- 55A: Bridge writer Culbertson (Ely) - why must "Bridge writers" (a marginal field of endeavor if there ever was one) have such crossworthy names. GOREN? ELY? By the way, the song of the year for me, now, is "Eli's Comin'," as performed by Three Dog Night. Between the Super Bowl and the crossword, I've had that damned song in my head for Months. I can't even see the word ELI (and variants) without hearing the song in my head. "You better better hide your heart!"
- 64A: "On First Looking Into Chapman's Homer" poet (Keats) - gimme for all English majors. Take that, you pampered math/science types, with your ENOLS and TRIVALENTS and TORI and what not.
- 65A: Tribe originally from the Deep South (Choctaw) - family lore had us with CHOCTAW ancestors on my mother's side, for a while. Until genealogical research by my mom proved it false. Now I forget which tribe it really was, so in my head - still CHOCTAW!
- 75A: Enough to hold a lotta iPod tunes (gig) - "lotta," ouch. I guess that was the slang that was supposed to tip you to the slang of GIG (as in "GIGabyte").
- 83A: Zero interest (no desire) - I keep reading this as NODE SIRE.
- 85A: Choice marbles (taws) - whoa, haven't see this word in ages. AGATES and STEELIES I've seen recently. But TAWS has been absent for a while.
- 88A: "Hands Across the Sea" composer (Sousa) - and you thought "Hands Across America" was a failure ...
- 99A: "A Little Bitty Tear" singer, 1962 (Burl Ives) - When I see his name, I think ... Santa.
- 103A: Current gauge (ammeter) - another word that just looks - wrong. It's desperately searching for a proper prefix. SPEEDOMETER and TACHOMETER are laughing at it.
- 108A: Like many "Survivor" contestants (isled) - that's just horrible. "Oh no, don't ISLE me!"
- 119A: Plant swelling (edema) - yes, plants get them too.
- 120A: Communism battler, with "the" (West) - pretty elaborate clue for a simple word.
- 8D: What people are saying, briefly (vox pop) - really? This is a legitimate phrase? "Yo, dude, what's the VOX POP?" That's like the nerdiest version of "The 411" I've ever seen. It's the Latin Club version of street slang.
- 14D: Leader with a goatee (Lenin) - "Goatee" makes me think of Murray, the goateed band manager on the HBO show "Flight of the Conchords," which we are currently watching on DVD, and which I must insist you all see. It's about a two-man band from NZ trying (and failing, completely) to make it in the U.S. They have one fan. All attempts to explain this show will not do it justice. It is uncomfortably hilarious. No laff trak, thank god.
- 25D: Prime minister raised in Milwaukee (Meir) - now there's an epitaph. Classy.
- 37D: Expressed wonder (ahed) - the spelling on that is Killing me ...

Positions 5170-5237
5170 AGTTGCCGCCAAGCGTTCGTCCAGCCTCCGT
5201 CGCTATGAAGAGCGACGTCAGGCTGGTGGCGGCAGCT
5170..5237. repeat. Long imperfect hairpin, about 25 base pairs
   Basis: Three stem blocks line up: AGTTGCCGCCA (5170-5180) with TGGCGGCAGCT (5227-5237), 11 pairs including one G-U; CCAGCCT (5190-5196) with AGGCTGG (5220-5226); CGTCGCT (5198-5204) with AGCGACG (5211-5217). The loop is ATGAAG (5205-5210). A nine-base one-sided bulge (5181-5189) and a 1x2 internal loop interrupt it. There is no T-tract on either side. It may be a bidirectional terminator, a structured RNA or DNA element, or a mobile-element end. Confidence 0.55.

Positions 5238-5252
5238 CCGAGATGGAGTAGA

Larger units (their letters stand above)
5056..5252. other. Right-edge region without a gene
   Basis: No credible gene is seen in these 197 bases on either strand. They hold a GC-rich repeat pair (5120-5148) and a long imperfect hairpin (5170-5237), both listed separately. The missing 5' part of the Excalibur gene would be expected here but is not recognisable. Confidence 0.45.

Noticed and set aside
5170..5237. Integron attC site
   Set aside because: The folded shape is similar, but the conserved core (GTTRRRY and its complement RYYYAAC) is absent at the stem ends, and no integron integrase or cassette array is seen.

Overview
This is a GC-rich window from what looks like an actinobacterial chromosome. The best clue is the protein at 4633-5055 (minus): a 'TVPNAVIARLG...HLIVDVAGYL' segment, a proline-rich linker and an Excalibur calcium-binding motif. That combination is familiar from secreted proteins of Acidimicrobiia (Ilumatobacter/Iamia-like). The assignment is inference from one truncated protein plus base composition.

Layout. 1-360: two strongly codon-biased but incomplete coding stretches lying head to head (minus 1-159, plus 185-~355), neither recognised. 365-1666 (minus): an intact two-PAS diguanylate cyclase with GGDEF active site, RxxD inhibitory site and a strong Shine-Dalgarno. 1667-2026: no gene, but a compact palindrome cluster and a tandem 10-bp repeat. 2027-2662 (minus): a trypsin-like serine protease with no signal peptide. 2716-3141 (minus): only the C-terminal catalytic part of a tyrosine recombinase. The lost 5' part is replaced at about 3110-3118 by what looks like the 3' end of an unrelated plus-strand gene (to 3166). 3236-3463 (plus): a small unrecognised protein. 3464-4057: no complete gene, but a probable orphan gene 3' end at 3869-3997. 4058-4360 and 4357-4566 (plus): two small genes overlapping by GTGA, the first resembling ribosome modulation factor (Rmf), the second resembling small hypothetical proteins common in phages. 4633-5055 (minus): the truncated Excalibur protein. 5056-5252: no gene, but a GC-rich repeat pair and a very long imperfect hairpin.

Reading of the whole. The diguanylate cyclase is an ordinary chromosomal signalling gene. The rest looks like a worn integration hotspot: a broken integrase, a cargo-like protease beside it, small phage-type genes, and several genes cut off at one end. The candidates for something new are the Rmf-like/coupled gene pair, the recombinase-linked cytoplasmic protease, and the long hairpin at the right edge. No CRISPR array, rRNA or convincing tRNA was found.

- 38D: Hops drier (oast) - one of my favorite little crossword words. Decapitated "toast."
- 39D: "Apologia pro _____ Sua" ("vita") - John Henry Newman's defense of his faith against what he saw as an attack on Roman Catholic doctrine by Charles Kingsley. Also a poem by Samuel Taylor Coleridge:
The poet in his lone yet genial hour
Gives to his eyes a magnifying power:
Or rather he emancipates his eyes
From the black shapeless accidents of size--
In unctuous cones of kindling coal,
Or smoke upwreathing from the pipe's trim bole,
His gifted ken can see
Phantoms of sublimity.
- 45D: Crooked (illegit) - again, it hurts. Had ILLEGAL, like every right-thinking person.
- 48D: Twaddle (bosh) - BOSH is also an NBA star.
- 53D: Toweling-off place (bath mat) - true enough. I like this answer a lot. Looks cool in the grid, and it's fairly unusual as 7-letter answers go.
- 67D: Where private messages may be sent? (APOs) - Army Post Offices. Get it? "Private?" Uh huh. Yeah. Cheeky.
- 76D: 1990-'91 war site (Kuwait) - took me an Embarrassingly long time. I had KOSOVO here at first.
- 86D: "The House of the Spirits" author, 1982 (Allende) - thank god for her, because I was a little shaky down there in the SW.
- 89D: _____ law (early legal code) (Salic) - don't why I know this. I just do. Wikipedia tells me this intersting fact ... oid:
The most well-known tenet of Salic law is agnatic succession, the rule excluding females from the inheritance of a throne or fief.
- 97D: Figure skater Sokolova and others (Elenas) - I'm going to have to compile an "ELENAS of the World" list. They seem to be multiplying like flesh-eating bacteria.
- 100D: Steakhouse shunner (vegan) - I don't eat meat, but I eat seafood (occasionally), so I could still go to a steakhouse and have a meal. But I don't. NODE SIRE. The Bloomin' Onion is a pleasure I'll just have to wait til the afterlife to experience. [Cue the choir of angels]:
Signed, Rex Parker, King of CrossWorld